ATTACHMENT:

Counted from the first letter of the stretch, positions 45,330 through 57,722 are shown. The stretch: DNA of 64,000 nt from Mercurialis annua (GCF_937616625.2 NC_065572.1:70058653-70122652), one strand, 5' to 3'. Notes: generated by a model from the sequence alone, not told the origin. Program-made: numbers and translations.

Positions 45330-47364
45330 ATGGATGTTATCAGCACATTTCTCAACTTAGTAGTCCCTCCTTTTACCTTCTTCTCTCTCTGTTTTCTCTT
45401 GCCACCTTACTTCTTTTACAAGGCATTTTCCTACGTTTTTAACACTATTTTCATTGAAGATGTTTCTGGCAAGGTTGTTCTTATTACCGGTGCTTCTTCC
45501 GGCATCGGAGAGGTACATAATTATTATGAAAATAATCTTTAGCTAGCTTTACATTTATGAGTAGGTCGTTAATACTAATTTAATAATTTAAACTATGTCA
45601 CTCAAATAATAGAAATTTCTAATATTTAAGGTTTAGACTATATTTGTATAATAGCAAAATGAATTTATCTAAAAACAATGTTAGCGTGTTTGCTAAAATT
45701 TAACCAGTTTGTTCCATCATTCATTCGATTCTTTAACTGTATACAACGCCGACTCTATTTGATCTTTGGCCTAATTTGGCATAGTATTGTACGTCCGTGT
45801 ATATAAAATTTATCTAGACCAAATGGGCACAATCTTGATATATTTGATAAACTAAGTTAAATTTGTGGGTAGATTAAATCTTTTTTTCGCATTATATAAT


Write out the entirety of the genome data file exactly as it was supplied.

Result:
Counted from the first letter of the stretch, positions 45,330 through 57,722 are shown. The stretch: DNA of 64,000 nt from Mercurialis annua (GCF_937616625.2 NC_065572.1:70058653-70122652), one strand, 5' to 3'. Notes: generated by a model from the sequence alone, not told the origin. Program-made: numbers and translations.

Positions 45330-47364
45330 ATGGATGTTATCAGCACATTTCTCAACTTAGTAGTCCCTCCTTTTACCTTCTTCTCTCTCTGTTTTCTCTT
45401 GCCACCTTACTTCTTTTACAAGGCATTTTCCTACGTTTTTAACACTATTTTCATTGAAGATGTTTCTGGCAAGGTTGTTCTTATTACCGGTGCTTCTTCC
45501 GGCATCGGAGAGGTACATAATTATTATGAAAATAATCTTTAGCTAGCTTTACATTTATGAGTAGGTCGTTAATACTAATTTAATAATTTAAACTATGTCA
45601 CTCAAATAATAGAAATTTCTAATATTTAAGGTTTAGACTATATTTGTATAATAGCAAAATGAATTTATCTAAAAACAATGTTAGCGTGTTTGCTAAAATT
45701 TAACCAGTTTGTTCCATCATTCATTCGATTCTTTAACTGTATACAACGCCGACTCTATTTGATCTTTGGCCTAATTTGGCATAGTATTGTACGTCCGTGT
45801 ATATAAAATTTATCTAGACCAAATGGGCACAATCTTGATATATTTGATAAACTAAGTTAAATTTGTGGGTAGATTAAATCTTTTTTTCGCATTATATAAT